CM . . .
. Volume IX Number 12. . . . February 14, 2003
This book contains fifty brief biographies of interesting Canadians who were born during the period from Confederation in 1867 to 1945. It could be used either as a textbook or read for fun. The names of some of the people included such, as Lucy Maud Montgomery and Emily Carr may be well known to young readers. Others, such as Reginald Fessenden and Andrew Mynarski will likely be complete strangers, even to parents. The only criterion for inclusion is that the individuals made some contribution to the lives of others.
Canadians are often accused of feeling inferior to Americans. Many know more about prominent American historical figures than they do Canadian. Everyone who reads this book will be amazed at the breadth of Canadian achievement in the eighty-year period covered and no longer have a reason to feel inferior. These achievements include a wide variety of activities from long-distance running and poetry writing to piloting fighter aircraft. The achievers include such diverse individuals as politicians, painters, nurses, and inventors. Individually, each person selected for inclusion is interesting. Together, the fifty Canadians chosen form a fascinating group.
Barbara Hehner has made the writing of children's books her specialty. She writes with an infectious enthusiasm for her subjects. Few readers who pick up this book will be able to put it down until they are finished. It is written in a clear, forthright style that is very appealing. In addition, Hehner's knowledge of her subjects is thorough. In a short space, she captures the essence of each individual's personality as well as his/her achievements. Each chapter is illustrated with a black and white photograph of the featured person or a drawing where photographs are not available. These help the reader form a more complete picture than the simple biographical sketch allows.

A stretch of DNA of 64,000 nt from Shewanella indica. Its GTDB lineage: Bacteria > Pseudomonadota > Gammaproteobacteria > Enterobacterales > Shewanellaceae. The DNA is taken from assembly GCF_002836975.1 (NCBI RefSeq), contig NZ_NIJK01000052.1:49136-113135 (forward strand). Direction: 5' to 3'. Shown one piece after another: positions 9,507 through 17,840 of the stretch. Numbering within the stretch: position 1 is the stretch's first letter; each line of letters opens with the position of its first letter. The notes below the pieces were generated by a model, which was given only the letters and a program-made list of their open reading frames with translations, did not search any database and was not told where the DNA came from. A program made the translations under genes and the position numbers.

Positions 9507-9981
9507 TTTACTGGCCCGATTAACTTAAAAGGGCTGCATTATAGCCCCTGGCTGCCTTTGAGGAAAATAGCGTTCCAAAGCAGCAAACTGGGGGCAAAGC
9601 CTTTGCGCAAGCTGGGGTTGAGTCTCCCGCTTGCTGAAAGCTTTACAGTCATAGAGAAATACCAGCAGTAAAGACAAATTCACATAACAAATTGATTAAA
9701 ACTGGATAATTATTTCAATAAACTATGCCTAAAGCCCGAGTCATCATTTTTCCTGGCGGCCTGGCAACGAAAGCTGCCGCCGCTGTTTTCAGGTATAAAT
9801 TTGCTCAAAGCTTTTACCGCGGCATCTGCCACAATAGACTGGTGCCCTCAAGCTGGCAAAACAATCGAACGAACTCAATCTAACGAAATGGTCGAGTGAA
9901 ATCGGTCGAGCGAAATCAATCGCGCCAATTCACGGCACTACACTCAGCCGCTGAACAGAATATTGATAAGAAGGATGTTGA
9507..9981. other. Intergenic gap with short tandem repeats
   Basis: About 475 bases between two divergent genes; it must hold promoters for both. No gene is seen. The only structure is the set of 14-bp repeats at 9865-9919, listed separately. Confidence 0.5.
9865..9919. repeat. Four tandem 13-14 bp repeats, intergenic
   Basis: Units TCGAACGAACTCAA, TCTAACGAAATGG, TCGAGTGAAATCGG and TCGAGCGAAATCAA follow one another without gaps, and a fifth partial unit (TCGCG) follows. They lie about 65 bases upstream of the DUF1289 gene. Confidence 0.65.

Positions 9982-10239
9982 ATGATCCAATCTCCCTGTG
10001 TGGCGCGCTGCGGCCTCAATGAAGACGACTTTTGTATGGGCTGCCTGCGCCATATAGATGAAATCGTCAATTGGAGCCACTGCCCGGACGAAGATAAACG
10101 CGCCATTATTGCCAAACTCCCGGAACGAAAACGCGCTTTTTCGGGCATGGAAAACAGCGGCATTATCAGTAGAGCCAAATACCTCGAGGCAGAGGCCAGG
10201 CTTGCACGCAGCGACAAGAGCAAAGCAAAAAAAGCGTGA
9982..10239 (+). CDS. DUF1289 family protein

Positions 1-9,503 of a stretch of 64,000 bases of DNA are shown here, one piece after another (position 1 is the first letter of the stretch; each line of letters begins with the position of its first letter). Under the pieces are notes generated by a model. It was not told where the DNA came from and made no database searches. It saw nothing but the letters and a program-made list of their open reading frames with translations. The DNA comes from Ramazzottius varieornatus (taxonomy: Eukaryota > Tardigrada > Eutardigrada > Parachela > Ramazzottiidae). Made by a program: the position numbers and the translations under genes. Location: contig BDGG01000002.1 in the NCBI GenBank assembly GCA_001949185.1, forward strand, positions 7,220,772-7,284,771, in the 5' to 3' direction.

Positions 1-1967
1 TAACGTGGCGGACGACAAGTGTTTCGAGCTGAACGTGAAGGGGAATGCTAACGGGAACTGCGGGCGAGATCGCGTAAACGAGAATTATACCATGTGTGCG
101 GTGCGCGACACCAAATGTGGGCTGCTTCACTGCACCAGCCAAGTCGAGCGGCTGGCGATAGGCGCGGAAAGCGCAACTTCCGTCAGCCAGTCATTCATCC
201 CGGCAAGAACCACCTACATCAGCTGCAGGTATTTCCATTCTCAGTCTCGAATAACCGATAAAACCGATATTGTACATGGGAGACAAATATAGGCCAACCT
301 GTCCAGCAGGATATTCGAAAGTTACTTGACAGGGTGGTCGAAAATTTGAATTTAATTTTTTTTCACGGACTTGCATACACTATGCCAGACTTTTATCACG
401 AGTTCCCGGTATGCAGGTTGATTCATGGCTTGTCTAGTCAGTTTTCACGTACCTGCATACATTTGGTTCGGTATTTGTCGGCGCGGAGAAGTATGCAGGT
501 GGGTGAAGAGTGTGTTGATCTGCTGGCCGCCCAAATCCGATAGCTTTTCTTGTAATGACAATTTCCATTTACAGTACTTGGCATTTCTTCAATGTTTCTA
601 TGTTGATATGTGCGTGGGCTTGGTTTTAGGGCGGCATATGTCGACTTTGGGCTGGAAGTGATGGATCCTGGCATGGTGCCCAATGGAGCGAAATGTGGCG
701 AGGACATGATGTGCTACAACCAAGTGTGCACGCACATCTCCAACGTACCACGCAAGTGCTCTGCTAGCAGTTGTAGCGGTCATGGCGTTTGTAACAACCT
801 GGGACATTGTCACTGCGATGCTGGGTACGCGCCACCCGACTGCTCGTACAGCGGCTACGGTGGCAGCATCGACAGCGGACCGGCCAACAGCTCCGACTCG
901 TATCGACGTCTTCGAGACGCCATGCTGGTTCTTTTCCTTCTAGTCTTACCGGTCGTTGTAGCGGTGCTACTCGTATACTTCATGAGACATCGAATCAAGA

In addition to teaching younger readers about interesting Canadians, Hehner explains terms with which many are probably not familiar. This is a valuable learning tool. Thus, her readers learn effortlessly that reciprocity means free trade, that someone in the army with a commission is an officer, and that a levee is a reception. By including such definitions in the body of the book, Hehner does prevent her readers from the necessity of using a dictionary. This could be considered a weakness, but it means that her readers do not have to interrupt their reading and lose the mental picture that has been created.
Thomas F. Chambers is a retired college teacher living in North Bay, ON.
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